The outcome of Wimbledon’s council vote on the proposed “industrial tennis complex” is expected to result in a tense match.

Next week, an important event will occur at Wimbledon as the All England Lawn Tennis Club faces opposition from a local council regarding their proposal to construct a stadium with 8,000 seats in a park that is classified as a Grade II* historic site.

On Tuesday evening, the AELTC will make an effort to persuade Wandsworth’s planning committee to approve their plan for constructing a 10-story show court and 38 additional grass courts in Wimbledon Park. Some activists have criticized the proposal, labeling it as an “industrial tennis complex.”

Last month, the 155-year-old club achieved success in gaining approval from Merton’s planning committee. However, a small portion of the park falls under Wandsworth’s jurisdiction. The AELTC needs consent from both councils and the mayor of London (and potentially Michael Gove, the secretary of state for levelling up, housing, and communities) to proceed with the project.

On Monday, planning officers in Wandsworth advised councillors to reject the proposed development due to its potential to greatly impact the openness of metropolitan open land. In a detailed 123-page report, the officers stated that they do not agree with the club’s assertion that there are exceptional circumstances that justify the construction, which would significantly increase the size of the tennis championship grounds from 17 hectares (42 acres) to 46 hectares.

The All England club maintains that it is crucial to expand and enhance its amenities in order to secure the status of Wimbledon as the top tennis tournament in the world.

The 10-member planning committee for Wandsworth will convene at the borough’s town hall on Tuesday evening to cast their vote on the proposal. Local and environmental activists are expected to gather in protest at the meeting. A similar meeting was held by Merton last month, which was disrupted by demonstrators who declared the council chamber a “climate crime scene” and lasted until nearly midnight.

The proposed developments have sparked discontent among the nearby community and environmental organizations. They believe that the park should remain untouched. A petition titled “Preserve Wimbledon Park” has gathered over 14,000 signatures, and the councils have received over 2,000 letters of protest.

An aerial view of the All England Tennis Club

The All England club’s construction plans have sparked controversy, as they would require the removal of nearly 300 trees. Local residents have criticized this move as “corporate ecocide”. In response, the club has stated that the majority of these trees are of low quality and has committed to planting 1,500 new trees.

Fleur Anderson, the Member of Parliament for Putney under the Labour party, expressed that Wimbledon Park is considered a protected area and is listed as Grade II* metropolitan open land. This designation requires that any proposed development must have exceptional reasons to be approved. The planning officers of Wandsworth council have not found such reasons and have advised against the plans. The effort to preserve our valuable green space will persist, but this decision is a promising advancement in the right direction.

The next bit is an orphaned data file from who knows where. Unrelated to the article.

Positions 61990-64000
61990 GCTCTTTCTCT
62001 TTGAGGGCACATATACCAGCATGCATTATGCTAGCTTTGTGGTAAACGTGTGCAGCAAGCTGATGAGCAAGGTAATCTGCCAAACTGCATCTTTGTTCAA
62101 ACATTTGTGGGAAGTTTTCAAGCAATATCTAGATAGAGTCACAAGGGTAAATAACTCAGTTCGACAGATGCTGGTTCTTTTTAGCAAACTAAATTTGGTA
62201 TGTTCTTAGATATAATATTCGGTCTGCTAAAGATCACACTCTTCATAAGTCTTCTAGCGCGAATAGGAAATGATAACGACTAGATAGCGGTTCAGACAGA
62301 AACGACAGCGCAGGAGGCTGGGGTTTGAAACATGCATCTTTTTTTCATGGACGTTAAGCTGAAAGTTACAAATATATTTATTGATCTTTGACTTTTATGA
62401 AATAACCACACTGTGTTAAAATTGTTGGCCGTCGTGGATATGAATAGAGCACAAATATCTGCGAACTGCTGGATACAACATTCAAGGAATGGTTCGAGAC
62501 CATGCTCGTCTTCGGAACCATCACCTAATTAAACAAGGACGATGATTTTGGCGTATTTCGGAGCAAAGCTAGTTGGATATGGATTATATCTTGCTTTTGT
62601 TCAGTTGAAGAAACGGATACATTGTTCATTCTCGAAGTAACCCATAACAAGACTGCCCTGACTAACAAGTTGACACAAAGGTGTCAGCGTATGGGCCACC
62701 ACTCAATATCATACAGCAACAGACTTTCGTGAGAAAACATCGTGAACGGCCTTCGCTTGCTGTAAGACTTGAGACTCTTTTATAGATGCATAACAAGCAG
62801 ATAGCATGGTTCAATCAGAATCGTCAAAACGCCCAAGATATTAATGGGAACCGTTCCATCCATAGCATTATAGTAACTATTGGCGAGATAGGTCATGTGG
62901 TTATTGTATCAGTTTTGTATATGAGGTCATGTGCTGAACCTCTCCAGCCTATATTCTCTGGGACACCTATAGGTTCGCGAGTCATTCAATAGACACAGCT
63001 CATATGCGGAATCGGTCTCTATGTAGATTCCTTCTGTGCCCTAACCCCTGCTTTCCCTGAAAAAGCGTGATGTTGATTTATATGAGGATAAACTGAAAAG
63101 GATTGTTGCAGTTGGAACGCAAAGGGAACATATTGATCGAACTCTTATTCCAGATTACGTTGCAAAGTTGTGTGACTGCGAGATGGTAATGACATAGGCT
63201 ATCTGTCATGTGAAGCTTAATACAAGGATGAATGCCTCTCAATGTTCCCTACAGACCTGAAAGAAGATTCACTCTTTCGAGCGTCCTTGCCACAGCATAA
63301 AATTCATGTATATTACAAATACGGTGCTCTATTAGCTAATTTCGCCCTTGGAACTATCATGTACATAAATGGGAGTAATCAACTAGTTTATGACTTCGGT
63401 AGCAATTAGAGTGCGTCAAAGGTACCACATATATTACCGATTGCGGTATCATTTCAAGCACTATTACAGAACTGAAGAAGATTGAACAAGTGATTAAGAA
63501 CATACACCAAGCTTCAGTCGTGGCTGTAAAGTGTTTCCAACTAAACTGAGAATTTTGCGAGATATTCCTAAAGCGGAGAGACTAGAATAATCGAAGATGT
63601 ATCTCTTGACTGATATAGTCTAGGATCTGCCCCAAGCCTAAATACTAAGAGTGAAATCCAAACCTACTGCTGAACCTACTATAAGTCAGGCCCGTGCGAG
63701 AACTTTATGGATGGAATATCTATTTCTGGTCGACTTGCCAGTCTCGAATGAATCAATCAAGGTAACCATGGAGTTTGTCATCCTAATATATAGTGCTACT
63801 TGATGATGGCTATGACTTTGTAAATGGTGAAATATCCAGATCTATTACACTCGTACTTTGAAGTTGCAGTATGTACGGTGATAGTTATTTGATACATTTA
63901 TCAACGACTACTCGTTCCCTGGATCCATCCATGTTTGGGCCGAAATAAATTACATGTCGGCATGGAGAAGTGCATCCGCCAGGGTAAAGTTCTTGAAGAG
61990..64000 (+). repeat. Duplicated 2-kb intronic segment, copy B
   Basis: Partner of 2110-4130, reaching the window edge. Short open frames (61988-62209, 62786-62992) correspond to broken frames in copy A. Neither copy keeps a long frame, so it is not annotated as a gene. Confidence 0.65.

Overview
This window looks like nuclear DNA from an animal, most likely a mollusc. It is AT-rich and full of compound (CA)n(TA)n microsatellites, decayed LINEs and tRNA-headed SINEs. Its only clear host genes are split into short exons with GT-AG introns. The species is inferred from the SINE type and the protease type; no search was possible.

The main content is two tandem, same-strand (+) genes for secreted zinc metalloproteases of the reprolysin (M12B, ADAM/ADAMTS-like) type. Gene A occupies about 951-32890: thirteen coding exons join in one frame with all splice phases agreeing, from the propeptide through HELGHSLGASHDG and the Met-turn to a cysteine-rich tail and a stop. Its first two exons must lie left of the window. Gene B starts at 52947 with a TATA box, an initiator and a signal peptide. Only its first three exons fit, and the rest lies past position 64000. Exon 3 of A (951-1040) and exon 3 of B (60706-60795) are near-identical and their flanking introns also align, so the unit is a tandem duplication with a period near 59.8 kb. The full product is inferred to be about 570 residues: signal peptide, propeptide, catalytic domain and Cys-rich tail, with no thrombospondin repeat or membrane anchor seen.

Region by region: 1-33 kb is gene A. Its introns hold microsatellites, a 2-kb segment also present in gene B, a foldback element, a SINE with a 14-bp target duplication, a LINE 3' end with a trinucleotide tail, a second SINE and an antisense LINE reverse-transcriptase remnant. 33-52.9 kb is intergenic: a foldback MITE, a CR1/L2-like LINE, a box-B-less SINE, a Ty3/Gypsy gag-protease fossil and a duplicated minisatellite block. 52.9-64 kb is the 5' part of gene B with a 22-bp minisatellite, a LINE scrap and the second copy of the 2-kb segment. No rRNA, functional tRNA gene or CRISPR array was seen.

A representative for the All England club expressed shock at the recommendation from planning officers at the London borough of Wandsworth to reject the AELTC Wimbledon Park project. This comes after the London borough of Merton had approved the application after thorough review and discussion in both their officers’ report and the planning committee.

We apologize that the officers from Wandsworth have a differing opinion, but ultimately it is up to the councillors on the planning applications committee to make their own decision during the meeting on November 21.

The organization stated that a minimum of seven newly planned grass courts will be open to the public for two months after the tournament. Additionally, they plan to offer 500 tickets for Merton and Wandsworth residents to purchase at the proposed new Parkland stadium.

Bypass the advertisement for the newsletter.

The Merton councillor Paul Kohler, who is the Liberal Democrat parliamentary candidate for Wimbledon, described the club’s plans as “an industrial tennis complex – comprising a 10-storey stadium, more than 9km [5.5 miles] of roads, 10 further outbuildings and 38 tennis courts”.

In 1993, the AELTC acquired the freehold of Wimbledon Park for £5.2m from Merton council with the intention of expanding. However, they agreed to a covenant that restricted the use of the land to leisure, recreation, or as an open space.

Kohler has urged Merton to take action in enforcing the covenants. According to Kohler, these covenants were put in place to prevent any development on this valuable piece of open land in the city, and allowed the All England club to purchase the land at a lower price.

The club leased the property to Wimbledon Park Golf Club until 2018. During this time, the chair expressed concern that the SW19 championships would not be able to keep up with its competitors in New York, Paris, and Melbourne if it did not grow and provide better amenities for players and viewers. The most logical solution, according to the chair, was to expand onto the golf club’s grounds.

The lease for the golf club’s land was in effect until 2041, meaning the AELTC was unable to reclaim the land for another 23 years. In exchange for relinquishing their club early, the tennis club offered the golf club members a total of £65 million. This resulted in a windfall of £85,000 for each member, including notable figures such as Piers Morgan, Ant McPartlin, Declan Donnelly, and Gus O’Donnell, the former cabinet secretary.